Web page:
Transportation issues in the Tampa Bay area have been well-documented and they will get worse before they get better — assuming, of course, “better” ever comes.
The Florida Department of Transportation wanted to attack the problem with a plan called Tampa Bay Express, or TBX. I’ll simplify: It called for building more roads, including 90 miles of highway people would have to pay tolls to use. A lot of people hated that idea and they raised such a ruckus that FDOT finally punted and came up with Plan B.
It still leaves open the idea of more toll roads, including express lanes across a rebuilt Howard Frankland Bridge. So, what’s different about this plan?
Other than that, it seems like basically the same ol’ sow’s ear, which, according to the Tampa Bay Times, is upsetting for FDOT officials to hear.
FDOT says a lot of things about this plan are different, starting with its claim the community will have much more input on what it does or doesn’t want. These meetings will take place over a couple of years.
“If the department didn’t really care about what these communities valued … why would I have even be having these meetings?” local DOT Secretary Paul Steinman told the Times. “If I was going to do what I planned on doing, I would have just gone and done it.”
I can save everyone some time by identifying one major issue. Most people don’t want to have to pay a toll every time they drive somewhere.
Especially bothersome is FDOT’s love affair with express lanes, where users pay a fee — which can be hefty, depending on the time of day — to get where they’re going quicker than the schleps stuck in the so-called free lanes.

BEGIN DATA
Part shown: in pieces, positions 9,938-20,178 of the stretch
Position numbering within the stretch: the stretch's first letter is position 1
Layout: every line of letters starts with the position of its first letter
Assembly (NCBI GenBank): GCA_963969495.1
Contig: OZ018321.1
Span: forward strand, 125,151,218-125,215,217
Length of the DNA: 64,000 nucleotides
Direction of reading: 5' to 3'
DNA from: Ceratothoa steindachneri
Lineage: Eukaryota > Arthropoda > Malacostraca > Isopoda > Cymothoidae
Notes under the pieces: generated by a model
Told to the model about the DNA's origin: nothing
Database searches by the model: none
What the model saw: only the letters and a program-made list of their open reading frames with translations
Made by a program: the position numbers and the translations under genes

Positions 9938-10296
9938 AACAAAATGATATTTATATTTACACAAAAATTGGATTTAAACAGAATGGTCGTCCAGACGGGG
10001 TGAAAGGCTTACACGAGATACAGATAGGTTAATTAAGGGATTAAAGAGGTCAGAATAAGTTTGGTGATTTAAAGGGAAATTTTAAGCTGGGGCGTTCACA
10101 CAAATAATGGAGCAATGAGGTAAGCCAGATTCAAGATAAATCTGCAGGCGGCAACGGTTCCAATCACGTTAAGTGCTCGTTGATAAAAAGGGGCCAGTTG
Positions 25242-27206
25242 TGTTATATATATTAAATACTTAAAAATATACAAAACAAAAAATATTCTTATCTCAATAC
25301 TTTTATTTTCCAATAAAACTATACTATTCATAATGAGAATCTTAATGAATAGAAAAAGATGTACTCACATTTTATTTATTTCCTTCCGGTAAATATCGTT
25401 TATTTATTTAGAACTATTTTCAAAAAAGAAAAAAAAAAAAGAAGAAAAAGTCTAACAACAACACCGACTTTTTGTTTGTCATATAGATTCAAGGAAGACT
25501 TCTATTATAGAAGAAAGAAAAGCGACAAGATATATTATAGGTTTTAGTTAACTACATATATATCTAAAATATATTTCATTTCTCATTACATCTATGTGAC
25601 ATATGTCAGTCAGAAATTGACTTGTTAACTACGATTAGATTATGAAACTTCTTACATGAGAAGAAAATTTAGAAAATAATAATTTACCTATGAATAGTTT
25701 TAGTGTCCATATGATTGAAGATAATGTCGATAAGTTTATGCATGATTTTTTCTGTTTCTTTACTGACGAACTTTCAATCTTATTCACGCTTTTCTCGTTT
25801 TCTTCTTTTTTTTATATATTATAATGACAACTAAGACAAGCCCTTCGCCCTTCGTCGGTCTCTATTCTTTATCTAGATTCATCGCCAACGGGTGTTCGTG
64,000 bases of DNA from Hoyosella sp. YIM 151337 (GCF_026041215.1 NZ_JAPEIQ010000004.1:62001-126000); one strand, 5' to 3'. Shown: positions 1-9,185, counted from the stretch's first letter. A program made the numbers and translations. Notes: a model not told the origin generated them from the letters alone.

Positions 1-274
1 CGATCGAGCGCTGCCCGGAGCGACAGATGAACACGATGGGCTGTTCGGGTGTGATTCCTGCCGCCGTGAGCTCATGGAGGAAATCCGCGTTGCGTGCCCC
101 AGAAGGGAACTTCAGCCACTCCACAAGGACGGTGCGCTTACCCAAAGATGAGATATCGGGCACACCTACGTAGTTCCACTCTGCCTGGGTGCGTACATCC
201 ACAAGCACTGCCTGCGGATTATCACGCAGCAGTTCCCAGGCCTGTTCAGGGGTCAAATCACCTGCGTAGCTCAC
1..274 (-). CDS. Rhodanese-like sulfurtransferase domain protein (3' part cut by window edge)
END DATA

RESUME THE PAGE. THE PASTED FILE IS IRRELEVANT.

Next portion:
Even FDOT has conceded the express lanes aren’t designed for everyday use by the common folk, so that’s a problem. A big problem. FDOT proposes a $6 billion attack on traffic congestion around lanes drivers need the income of a starting NFL quarterback to use.
How does that help?
I was in Texas recently and drove from Houston to Austin. Toll roads and express lanes are big there. It seemed like everywhere I went was a road that required a fee to use. By the time I got back, I had racked up about $60 in toll charges — and I was only there for three days.
In case you’re wondering, no — I didn’t use an express lane. I did notice while sitting bumper-to-bumper in evening rush hour that the express lane didn’t seem to be getting much use. Interestingly, a commuter train I saw near Rice University appeared to be nearly full.
Now, Houston is like Tampa Bay on a case of steroids. As bad as our sprawl is, I doubt we’ll ever see the kind of spread that Houston now has. What we have is bad enough, though, and if the anecdotal evidence I saw there is any indication, FDOT’s vision for Tampa Bay’s future is similar to what our friends in Texas now have as a large part of their lives.
That won’t solve the problem.
We have to get more cars off the road. And a plan that rewards those with large incomes disproportionally over those with more modest means just isn’t right.
There has to be a better way.